Treat every malfunction as if it’s a life-or-death situation, because one day, it might be. The real world doesn’t give you opportunities to slowly and calmly remove your magazine and extract your stuck brass with your fingernails.
Just like bad days, a firearm malfunction is bound to happen, and it’s best to be ready for it. People with cheap guns often have more experience with malfunctions, which could ironically be an advantage if you want to train to deal with them, but if your weapon has more jams than Smucker’s, it should never be used as your EDC.
If you don’t have a weapon that’ll give you a surprise malfunction, then you most likely chose good guns and treated them well. However, it’s still good to simulate malfunction drills at the range just in case.
The “tap, rack, and bang” drill is usually the end-all be all of malfunction clearing drills. This is accomplished by tapping the bottom of your magazine to seat it properly, racking your slide to ensure a round is chambered, and finally pulling the trigger to make your weapon go bang.
Of course, if you want to practice this, you’ll need to simulate a jam. Do this by racking your empty pistol, loading a magazine, and firing on an empty chamber. You should hear a click and not a bang. This is the perfect opportunity to repeatedly practice your “tap, rack, and bang” at speed.
Your malfunction drill must be committed muscle memory. Your body will do weird things in a stressful situation. Some shooters forget to disengage their safety, others forget the fact that pulling the trigger makes the gun go “bang.” You simply do not know what will happen.
It’s important to note that when you’re clearing your malfunction, you’ll be vulnerable, so when you know you must clear a jam in a real world situation, run to cover or simply “step off your x” by moving out of your enemy’s line of fire.
One of the most common types of jams is caused by worn out springs in your magazine, which feed your rounds at an awkward angle. This causes your slide to seize up and not go all the way forward. Known as a “failure to go into battery,” this can be remedied with a simple tap to the rear of the slide with the nonfiring hand.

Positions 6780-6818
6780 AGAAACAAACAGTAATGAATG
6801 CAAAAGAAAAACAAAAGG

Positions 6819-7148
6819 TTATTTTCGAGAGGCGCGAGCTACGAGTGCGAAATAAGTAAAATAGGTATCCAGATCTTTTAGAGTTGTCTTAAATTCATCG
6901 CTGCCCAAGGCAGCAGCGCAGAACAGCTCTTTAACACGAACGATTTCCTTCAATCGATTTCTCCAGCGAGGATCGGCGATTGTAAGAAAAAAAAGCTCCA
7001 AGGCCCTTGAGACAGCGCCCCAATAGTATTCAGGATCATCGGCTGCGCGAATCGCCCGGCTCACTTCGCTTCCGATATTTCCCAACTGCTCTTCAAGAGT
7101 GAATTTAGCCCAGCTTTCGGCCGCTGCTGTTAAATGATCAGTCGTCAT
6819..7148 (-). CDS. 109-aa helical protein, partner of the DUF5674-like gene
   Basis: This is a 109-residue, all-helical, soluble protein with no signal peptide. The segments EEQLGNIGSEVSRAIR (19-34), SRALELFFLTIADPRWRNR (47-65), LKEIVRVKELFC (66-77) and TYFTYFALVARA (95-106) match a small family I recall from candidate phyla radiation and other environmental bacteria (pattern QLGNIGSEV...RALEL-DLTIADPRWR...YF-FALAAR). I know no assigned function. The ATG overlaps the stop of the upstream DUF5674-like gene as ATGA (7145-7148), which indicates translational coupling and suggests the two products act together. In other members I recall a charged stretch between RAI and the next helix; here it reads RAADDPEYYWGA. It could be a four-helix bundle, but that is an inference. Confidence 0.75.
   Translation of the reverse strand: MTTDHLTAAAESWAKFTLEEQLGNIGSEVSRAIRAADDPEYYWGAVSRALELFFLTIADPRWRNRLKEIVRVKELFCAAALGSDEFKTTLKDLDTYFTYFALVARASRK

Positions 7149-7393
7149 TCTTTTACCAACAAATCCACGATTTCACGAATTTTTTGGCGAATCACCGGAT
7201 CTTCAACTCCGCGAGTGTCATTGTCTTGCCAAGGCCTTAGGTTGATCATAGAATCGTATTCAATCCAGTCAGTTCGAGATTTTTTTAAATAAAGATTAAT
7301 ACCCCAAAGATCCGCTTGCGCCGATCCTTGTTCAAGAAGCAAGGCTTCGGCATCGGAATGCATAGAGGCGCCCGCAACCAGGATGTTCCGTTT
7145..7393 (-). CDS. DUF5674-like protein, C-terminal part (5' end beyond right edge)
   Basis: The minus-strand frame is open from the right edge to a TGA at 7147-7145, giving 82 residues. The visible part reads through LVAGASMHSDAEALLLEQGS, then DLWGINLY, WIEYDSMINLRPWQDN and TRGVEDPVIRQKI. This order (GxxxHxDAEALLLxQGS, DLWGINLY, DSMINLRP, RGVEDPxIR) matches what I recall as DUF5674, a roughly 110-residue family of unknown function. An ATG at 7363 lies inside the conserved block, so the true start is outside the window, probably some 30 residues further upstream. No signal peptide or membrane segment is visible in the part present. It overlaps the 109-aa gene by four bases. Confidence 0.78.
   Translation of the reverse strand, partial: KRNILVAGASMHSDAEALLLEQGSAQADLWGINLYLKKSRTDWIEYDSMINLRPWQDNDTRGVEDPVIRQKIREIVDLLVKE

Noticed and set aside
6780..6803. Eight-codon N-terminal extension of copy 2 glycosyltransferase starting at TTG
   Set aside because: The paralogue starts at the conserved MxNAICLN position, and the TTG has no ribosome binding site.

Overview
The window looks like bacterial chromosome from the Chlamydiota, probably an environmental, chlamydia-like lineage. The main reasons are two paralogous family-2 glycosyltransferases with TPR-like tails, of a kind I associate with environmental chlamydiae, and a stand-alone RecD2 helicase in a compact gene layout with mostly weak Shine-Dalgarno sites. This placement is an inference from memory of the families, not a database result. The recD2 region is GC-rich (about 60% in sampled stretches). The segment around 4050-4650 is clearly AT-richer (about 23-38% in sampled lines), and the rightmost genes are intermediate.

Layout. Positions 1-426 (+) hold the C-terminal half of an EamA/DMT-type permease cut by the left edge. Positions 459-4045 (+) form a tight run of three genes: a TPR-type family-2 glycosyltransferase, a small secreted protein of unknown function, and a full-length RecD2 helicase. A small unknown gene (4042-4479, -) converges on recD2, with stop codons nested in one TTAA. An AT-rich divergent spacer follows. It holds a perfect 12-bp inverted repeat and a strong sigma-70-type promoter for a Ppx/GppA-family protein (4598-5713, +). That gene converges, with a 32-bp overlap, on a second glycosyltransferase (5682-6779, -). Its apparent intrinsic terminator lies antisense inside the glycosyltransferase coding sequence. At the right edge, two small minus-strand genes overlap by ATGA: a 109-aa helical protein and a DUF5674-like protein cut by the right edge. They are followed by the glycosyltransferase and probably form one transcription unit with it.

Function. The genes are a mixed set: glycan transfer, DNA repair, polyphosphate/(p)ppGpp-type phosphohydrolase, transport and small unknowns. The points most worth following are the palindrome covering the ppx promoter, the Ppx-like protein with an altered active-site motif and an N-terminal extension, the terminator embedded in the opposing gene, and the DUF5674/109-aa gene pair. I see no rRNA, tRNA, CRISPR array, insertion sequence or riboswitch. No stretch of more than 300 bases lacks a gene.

Otherwise, when you hear a ‘click’ instead of a ‘bang’ you may have a dud round. The remedy is to simply slap the bottom of your magazine with a strong palm strike, rack the slide to the rear, present, and fire. This entire process should take no more than 2 seconds. This clears most malfunctions.
Stovepipe jams can be caused by anything from a faulty magazine to bad ammo or a dirty gun. While you can use the tap-rack-bang technique to clear a stovepipe jam, you have other options if this doesn’t work. Firmly sweep your hand over your slide, making sure to keep your fingers clear of your muzzle. Your slide should automatically chamber the next round and you should be good to go.
On more stubborn stovepipes, lock the slide to the rear with the slide lock and let the unejected brass fall out. If a round falls out along with it, ignore it.
When clearing a double feed, aka when the spent casing is not extracted from the chamber and the next round behind it is rammed into its rear, lock back the slide, remove your magazine, rack back the slide to ensure the casing is truly extracted, reload, rack, and fire. Double feeds are usually caused by a very dry, unlubricated gun or a bad extractor. This clearing technique takes the longest and thus leaves you at your most vulnerable, so it must be done behind cover without exception.
When manipulating your slide, it would be beneficial to have a red dot. The glass on a Firefield Impact Mini red dot sight is durable enough to withstand the abuse of being used as a “handle,” and racking the slide by hooking onto the red dot with the underside of your palm may actually feel more natural than pinching it with your fingers.
Aside from this, the Firefield Impact lets users shoot with both eyes open, widening their field of vision as well as giving the opportunity to shoot from awkward angles where traditional iron sights fail.
Did you know about any of these pistol clearing techniques? Maybe you have your own to share. Tell us in the comments below.